Some New Yorkers can eat more fish from Lake Ontario

Updated guidelines for consumption of fish taken from Lake Ontario and the lower Niagara River have been issued.

Acting State Health Commissioner Dr. Howard Zucker and Department of Environmental Conservation Commissioner Joe Martens said the guideline changes reflect a decreased level of contaminants in these fish. 

This comes at a time when anglers are experiencing some of the highest species-specific catch rates on record.

“Fishing is a popular recreational activity in our state, and fish are an important part of a healthy diet,” said Zucker. “Since some fish contain chemicals that may be harmful to health, we issue advice to help New Yorkers make healthier choices about eating the fish they catch.”

“State and federal programs that reduce contamination to the environment have a positive impact on fish and wildlife, and we are pleased that fish in western New York areas are now healthier to consume,” Martens said. “The new advice for Lake Ontario and the lower Niagara River, two of New York’s most heavily fished waters, demonstrates substantial environmental improvement and allows anglers to make greater use of these resources.”

Men over age 15 and women over age 50 can now consume:

  • Up to 4 meals per month of Chinook salmon, coho salmon and rainbow trout from Lake Ontario and the lower Niagara River (downstream of Niagara Falls);
  • Up to 4 meals per month of smaller brown trout (less than 20 inches) and smaller lake trout (less than 25 inches) from Lake Ontario and the lower Niagara River (downstream of Niagara Falls); and
  • Up to 4 meals per month of smallmouth bass from the lower Niagara River.

This new advice does not apply to women under age 50 and children under age 15. They should not eat any fish from Lake Ontario and the lower Niagara River.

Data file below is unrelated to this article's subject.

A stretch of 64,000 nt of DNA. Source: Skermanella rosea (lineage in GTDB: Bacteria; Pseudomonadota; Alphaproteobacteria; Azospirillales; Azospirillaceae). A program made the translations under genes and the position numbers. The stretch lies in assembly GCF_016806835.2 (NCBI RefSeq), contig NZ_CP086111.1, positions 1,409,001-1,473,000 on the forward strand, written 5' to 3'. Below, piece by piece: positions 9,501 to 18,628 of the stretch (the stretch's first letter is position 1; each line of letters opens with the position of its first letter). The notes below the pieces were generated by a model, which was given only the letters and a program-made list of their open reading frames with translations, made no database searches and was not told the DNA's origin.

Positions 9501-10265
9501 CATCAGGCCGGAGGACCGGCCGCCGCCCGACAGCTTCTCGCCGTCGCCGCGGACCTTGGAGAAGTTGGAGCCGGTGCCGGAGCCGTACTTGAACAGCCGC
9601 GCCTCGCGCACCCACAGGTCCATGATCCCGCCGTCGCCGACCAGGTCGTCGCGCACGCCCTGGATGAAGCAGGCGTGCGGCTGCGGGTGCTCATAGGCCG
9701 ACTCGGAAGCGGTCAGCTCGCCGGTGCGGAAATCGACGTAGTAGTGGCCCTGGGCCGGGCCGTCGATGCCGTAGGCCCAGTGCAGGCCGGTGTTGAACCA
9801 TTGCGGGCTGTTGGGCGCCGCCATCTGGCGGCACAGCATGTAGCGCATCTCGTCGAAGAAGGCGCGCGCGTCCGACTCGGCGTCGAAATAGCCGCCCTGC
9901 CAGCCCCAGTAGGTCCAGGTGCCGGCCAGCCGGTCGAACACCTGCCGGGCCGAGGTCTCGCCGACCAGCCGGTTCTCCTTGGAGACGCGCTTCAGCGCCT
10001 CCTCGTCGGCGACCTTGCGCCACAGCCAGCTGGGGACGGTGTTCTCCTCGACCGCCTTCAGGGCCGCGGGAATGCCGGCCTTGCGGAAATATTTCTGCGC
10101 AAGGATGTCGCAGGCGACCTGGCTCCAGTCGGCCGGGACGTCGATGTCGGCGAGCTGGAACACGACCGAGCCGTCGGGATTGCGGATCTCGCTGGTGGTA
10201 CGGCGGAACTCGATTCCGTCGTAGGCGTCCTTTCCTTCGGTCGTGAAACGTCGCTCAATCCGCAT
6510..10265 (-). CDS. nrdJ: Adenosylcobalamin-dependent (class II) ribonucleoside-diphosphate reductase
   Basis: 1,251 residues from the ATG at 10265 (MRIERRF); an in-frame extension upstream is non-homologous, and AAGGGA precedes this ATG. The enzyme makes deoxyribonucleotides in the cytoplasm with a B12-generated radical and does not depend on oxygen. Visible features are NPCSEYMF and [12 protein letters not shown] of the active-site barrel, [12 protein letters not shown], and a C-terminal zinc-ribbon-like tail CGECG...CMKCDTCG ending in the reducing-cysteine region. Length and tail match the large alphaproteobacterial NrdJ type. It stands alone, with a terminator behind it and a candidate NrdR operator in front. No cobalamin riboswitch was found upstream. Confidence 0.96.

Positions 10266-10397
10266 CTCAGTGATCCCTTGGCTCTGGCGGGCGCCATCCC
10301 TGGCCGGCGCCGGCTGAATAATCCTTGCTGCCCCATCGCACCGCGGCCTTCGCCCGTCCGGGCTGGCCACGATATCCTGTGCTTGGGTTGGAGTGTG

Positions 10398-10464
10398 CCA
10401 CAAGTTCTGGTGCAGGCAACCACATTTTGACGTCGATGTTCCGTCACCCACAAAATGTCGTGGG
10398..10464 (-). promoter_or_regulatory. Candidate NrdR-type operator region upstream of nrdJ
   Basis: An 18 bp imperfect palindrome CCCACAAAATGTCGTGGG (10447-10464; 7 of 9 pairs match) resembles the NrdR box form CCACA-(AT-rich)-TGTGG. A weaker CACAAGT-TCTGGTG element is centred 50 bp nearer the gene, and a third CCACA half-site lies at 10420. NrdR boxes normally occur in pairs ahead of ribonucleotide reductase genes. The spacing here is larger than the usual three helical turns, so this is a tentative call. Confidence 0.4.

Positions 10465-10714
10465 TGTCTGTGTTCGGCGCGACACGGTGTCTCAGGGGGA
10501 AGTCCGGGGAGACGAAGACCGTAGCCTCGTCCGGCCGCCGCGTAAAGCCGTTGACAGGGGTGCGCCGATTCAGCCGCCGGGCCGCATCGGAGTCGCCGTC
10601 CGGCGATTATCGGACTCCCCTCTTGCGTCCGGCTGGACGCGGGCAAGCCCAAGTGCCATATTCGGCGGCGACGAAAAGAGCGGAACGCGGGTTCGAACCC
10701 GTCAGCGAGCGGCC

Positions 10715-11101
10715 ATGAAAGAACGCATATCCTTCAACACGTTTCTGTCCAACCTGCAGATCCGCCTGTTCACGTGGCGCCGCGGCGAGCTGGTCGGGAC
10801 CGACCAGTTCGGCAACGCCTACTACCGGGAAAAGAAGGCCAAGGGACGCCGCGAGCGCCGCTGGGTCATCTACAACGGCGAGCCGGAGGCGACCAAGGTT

The Department of Health issues stricter advice for these more vulnerable groups.

This year’s advisories also include a change for Keuka Lake, as there is no longer any specific advice for eating fish. Everyone can enjoy up to 4 meals per month of all fish from Keuka Lake.

Also new for 2014 is a “New York State Blue Crab Cooking and Eating Guide,” which can be found at health.ny.gov/publications/6502.pdf.

DOH and DEC also remind hunters that waterfowl in the Hudson River between Hudson Falls and Troy are likely to have higher PCB levels than other areas of the state. Hunters are advised to harvest waterfowl from other locations of the Hudson River or other areas in the state.

New York has more than 70,000 miles of rivers and streams; 7,600 lakes, ponds and reservoirs; two Great Lakes; and substantial marine waters and estuaries. About two million adults and 650,000 children fish New York waters each year. 

The health department issues specific advice for about 150 waterbodies.

Fish advisory information is available in both statewide and regional formats as well as online.

To view the complete statewide advisories for fish and game or order free print materials, visit the DOH web site at health.ny.gov/fish or call (518) 402-7530; toll-free at (800) 458-1158.

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